Mission ’13, Game 50: Jays win 6-5

It falls to Chad Jenkins to keep the Jays from falling even further behind. Despite scoring 21 runs in the first three games of the series, the Jays are in danger of losing three of four against a divisional rival that came into town struggling.

Melky’s May Meter


30 hits

Melky had a slow day. He was 0-3, occasionally with runners on base, but he did have a pair of walks. He continues to get on base regularly. As the Jays’ season is going, he’s the perfect lead off hitter:he’s hitting and walking his way in base, but he’s playing with hurtin’ hammies. This limits his effectiveness on the base paths, but the Jays are scoring regularly with him at the top of the order. Why mess with success, even if the success is relative to their disastrous April?

Jenkins was in and out of trouble but settled in nicely, giving up 2 earned runs in 5 IP. He was helped by his defense on several occasions, as he should be. The Orioles threatened regularly, but Jenkins continued to work out of difficulties despite not having his best stuff. He gave the Jays a decent start, and also gave his teammates every opportunity to get back into the game.

His opponent on the mound, Miguel Gonzalez, is the latest Cy Young candidate to face the Jays. Gonzalez has talent enough, but he’s nothing special (4.48 career FIP). That he shut down the Jays through 5 innings is nothing special, though. The woefully-inconsistent Jays have made a number of mediocre-to-poor pitchers look pretty good this season.

Recent waiver-wire pick-up Thad Weber relieved Jenkins and gave up a screaming double into the right-center alley to the first batter he faced. He recorded an out before a walk and a single loaded the bases. Manny Machado hitting into a 6-4-3 DP was fortuitous, but welcome all the same.

Aaron Loup relieved Thad Weber and promptly ensured that Adam Jones homered again, making the score 3-1. As with Jones’s homer against Dickey, this one is likely to be meaningful. Adam Jones was 6-17, with a single, double, and 4 solo home runs in the series. The Jays’ inability to get the Orioles big hitters out on a regular basis was part of their undoing.

The Jays struggled in their 3 at bats today with the bases loaded. In a close game, the Jays popped out, grounded to first, and grounded back to the pitcher. In the first 2 instances, Lind and Melky swung at the first pitch they saw. Miguel Gonzalez and Tommy Hunter encapsulate their difficulties today. The Jays did nothing substantial against Gonzalez, who pitched okay. Tommy Hunter was a different story, though. He gave up four hits and a walk in 1.1 IP, but only one run. The O’s lead 3-2.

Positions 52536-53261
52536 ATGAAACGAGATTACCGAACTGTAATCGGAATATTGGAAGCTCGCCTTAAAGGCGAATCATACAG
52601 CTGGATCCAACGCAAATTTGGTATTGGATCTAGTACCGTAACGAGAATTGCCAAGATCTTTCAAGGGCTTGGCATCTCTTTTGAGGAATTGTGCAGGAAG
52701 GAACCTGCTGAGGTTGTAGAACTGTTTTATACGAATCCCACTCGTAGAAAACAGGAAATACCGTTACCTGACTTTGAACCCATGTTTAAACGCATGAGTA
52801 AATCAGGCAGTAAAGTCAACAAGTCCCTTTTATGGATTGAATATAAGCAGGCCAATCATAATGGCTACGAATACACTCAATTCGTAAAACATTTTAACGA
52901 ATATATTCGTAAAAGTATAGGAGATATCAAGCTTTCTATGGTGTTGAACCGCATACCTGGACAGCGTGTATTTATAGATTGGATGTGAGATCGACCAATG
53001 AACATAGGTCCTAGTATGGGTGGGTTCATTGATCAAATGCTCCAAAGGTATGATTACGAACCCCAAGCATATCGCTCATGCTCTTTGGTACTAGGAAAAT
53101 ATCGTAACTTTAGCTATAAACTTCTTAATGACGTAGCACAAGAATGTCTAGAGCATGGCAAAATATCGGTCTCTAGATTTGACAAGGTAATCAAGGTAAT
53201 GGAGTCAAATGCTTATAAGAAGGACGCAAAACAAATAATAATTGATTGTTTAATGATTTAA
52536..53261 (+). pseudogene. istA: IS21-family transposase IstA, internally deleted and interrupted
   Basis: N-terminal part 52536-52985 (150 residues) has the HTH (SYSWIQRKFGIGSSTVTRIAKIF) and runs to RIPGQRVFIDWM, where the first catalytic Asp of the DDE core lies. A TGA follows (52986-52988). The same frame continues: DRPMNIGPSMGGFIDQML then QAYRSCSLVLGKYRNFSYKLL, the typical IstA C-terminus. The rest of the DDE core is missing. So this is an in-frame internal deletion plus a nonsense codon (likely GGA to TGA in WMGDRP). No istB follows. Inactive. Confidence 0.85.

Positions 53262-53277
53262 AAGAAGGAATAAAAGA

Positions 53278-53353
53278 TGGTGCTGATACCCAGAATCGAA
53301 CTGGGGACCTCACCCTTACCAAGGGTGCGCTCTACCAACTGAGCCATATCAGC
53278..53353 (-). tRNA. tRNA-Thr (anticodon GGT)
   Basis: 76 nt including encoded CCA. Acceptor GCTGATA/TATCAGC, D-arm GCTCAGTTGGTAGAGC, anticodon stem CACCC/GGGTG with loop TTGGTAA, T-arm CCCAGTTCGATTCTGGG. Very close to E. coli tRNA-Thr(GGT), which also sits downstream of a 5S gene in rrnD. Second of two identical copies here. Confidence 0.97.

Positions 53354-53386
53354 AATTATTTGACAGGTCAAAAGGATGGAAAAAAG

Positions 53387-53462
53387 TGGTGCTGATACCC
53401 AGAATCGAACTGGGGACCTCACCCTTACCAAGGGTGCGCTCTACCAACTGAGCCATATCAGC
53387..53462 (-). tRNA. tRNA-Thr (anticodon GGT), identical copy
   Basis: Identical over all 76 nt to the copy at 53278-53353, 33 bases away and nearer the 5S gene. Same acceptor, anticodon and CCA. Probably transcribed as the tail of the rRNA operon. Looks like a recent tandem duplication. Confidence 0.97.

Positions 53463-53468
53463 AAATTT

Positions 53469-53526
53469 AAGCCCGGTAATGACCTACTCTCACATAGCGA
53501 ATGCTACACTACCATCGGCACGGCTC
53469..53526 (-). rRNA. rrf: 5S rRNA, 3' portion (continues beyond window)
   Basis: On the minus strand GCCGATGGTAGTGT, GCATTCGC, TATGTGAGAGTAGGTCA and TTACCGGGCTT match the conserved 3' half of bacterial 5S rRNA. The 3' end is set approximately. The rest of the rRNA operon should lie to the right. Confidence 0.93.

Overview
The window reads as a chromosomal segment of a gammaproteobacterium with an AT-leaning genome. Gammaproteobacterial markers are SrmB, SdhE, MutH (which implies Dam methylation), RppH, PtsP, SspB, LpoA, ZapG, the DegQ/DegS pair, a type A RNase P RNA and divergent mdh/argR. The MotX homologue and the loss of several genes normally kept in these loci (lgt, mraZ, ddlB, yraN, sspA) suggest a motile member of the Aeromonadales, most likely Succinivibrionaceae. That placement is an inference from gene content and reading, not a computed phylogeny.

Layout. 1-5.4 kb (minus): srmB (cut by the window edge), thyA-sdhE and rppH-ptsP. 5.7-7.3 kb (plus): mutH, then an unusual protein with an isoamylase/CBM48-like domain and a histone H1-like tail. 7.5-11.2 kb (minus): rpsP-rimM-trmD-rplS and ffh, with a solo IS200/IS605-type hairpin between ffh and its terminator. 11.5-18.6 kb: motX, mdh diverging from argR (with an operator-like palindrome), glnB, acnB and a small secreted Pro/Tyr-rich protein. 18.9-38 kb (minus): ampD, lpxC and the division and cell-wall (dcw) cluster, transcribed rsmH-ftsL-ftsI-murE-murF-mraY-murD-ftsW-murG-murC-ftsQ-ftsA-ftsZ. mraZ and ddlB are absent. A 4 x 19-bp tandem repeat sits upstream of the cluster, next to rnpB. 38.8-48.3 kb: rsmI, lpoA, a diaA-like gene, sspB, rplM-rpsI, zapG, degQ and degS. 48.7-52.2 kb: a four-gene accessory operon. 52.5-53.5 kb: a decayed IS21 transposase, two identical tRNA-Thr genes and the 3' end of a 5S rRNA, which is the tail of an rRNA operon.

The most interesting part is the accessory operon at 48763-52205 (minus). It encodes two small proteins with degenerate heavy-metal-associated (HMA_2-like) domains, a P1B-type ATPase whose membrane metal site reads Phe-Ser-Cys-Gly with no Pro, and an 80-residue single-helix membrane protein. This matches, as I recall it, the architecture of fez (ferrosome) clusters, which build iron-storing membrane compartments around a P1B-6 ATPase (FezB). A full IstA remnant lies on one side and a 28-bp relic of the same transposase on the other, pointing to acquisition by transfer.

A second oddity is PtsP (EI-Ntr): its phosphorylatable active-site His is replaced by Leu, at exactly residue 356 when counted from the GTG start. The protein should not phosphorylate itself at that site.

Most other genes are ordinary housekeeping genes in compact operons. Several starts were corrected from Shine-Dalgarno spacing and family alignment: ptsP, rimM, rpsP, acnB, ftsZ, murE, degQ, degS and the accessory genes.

Steve Delabar, relieving Aaron Loup, loaded the bases in the top of the ninth immediately after the Jays scored one to get within one. JJ Hardy popped out on the first pitch but Wieters doubled into the right field corner to extend the led to 5-2. This is yet another issue for the Jays: their inability to hold a game close. All-too-often they give up the back-breaking run or hit.

A ninth-inning rally by the Jays produced a heated exchange between John Gibbons and Brett Lawrie. Lawrie swung at the first pitch he saw to record th first out of the inning with runners on the corners and a run in already. Lawrie was obviously miffed at 3B coach Luis Rivera for not sending Adam Lind to the plate. That’s right, Adam Lind. Markakis would have thrown him out easily. Following Lawrie’s poor AB (and poor attitude), Gose walked to load the bases for the third time in 3 innings. Mark DeRosa grounded to short for a fielder’s choice, making it 5-4. A hard slide by Gose made a DP difficult. Incredibly, a Kawasaki liner into the gap in left-center plated two runs for the win.